Tuesday, February 2, 2010

My Admiration for "Calvin and Hobbes"

By Tony Mazur

Whenever I straighten up my house in preparation for a family gathering, for some reason I tend to clean places that no one will see, such as the attic and closets. As I tore apart my closet, I came across a bookcase filled with comic books. I was always fascinated with newspaper comic strips, and I would always save my money to purchase as many as possible. I had numerous treasuries of "Foxtrot", "Garfield", "Zits", "Peanuts", "Ziggy", and "The Far Side", but I had the market cornered on "Calvin and Hobbes".

As a child in suburbia, I identified with Calvin. Like me, Calvin was a young boy with a large imagination and a small attention span. Also like me, he was bright, but his grades in school did not show it. I attended a Blue Ribbon elementary school, and most of my classmates were fairly intelligent. Because my attention span was like that of a hummingbird, I occasionally forgot to complete homework assignments, and I was teased for it by my peers. "Calvin and Hobbes" guided me through the perils of childhood.

"Calvin and Hobbes" taught me a lot about growing up. Believe it or not, I was an incredibly shy kid all the way up until high school. The few times I would come out of my shell was because I questioned reality, much like Calvin did. Over the years, I tended to become very philosophical, and I'm sure that traces back to the countless hours I spent with my nose buried in a "Calvin and Hobbes" collection.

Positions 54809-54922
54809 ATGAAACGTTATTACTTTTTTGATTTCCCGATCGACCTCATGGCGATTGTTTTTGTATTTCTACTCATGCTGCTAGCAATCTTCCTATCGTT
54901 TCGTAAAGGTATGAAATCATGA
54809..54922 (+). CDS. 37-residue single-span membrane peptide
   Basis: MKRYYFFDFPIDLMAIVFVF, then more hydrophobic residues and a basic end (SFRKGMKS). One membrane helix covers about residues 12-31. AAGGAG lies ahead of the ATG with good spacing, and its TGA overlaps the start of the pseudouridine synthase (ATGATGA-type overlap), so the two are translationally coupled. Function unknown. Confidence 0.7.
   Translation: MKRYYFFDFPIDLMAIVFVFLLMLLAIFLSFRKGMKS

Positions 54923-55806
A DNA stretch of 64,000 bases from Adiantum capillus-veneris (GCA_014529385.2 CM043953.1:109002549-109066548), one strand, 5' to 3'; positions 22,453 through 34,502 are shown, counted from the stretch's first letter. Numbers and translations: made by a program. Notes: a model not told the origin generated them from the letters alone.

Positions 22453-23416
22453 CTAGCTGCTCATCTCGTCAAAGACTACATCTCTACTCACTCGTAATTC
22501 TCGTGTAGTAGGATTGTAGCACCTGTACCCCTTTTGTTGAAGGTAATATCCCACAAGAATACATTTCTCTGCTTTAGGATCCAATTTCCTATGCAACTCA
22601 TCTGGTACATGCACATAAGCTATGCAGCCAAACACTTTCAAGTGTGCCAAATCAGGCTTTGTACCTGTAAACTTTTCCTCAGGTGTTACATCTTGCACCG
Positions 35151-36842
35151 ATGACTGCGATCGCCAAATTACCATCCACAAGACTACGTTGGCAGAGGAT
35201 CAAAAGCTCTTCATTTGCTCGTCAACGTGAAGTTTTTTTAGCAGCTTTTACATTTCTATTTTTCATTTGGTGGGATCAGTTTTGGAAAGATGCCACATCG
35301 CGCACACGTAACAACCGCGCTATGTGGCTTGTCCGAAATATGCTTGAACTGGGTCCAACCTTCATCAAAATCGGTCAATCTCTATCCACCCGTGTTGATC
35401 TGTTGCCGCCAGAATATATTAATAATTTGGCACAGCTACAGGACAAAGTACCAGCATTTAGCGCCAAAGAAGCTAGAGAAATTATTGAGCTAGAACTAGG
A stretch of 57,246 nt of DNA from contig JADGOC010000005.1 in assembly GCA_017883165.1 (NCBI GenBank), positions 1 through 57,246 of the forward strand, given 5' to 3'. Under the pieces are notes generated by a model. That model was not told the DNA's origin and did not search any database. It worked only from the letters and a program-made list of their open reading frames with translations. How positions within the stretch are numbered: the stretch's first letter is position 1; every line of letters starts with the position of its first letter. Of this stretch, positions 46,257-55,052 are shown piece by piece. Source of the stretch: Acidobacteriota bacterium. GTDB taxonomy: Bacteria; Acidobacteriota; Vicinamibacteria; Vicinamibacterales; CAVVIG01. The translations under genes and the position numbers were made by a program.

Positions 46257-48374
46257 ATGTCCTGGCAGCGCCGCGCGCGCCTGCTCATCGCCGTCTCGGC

As a fellow artist, I admire the work of creator Bill Watterson for a number of reasons. In a medium where newspaper space costs money, Watterson did what he could to bring a higher form of art to the funny pages, art's lowest common denominator. He also fought against licensing his work. As much as it would be nice to buy Hobbes stuffed animals and LEGAL Calvin T-shirts and window decals, Watterson did not want to see his creations distorted.

The strip only lasted ten years, and even though fans are still left wanting more, Watterson pulled the plug. Unlike seasoned strips like "Blondie", "Beetle Bailey", and "Marmaduke", Watterson did not want to see his work become stale and lifeless. Like "The Far Side"'s Gary Larson (who ended his strip exactly one year before "Calvin and Hobbes" closed shop), he went out on top.

Here is a recent interview Watterson gave to The Plain Dealer.

Mr. Watterson, I want to thank you for your tremendous work. You have inspired generations, and when it comes time for me to settle down and have children, I will make sure they are as big of "Calvin and Hobbes" fans as I was growing up.

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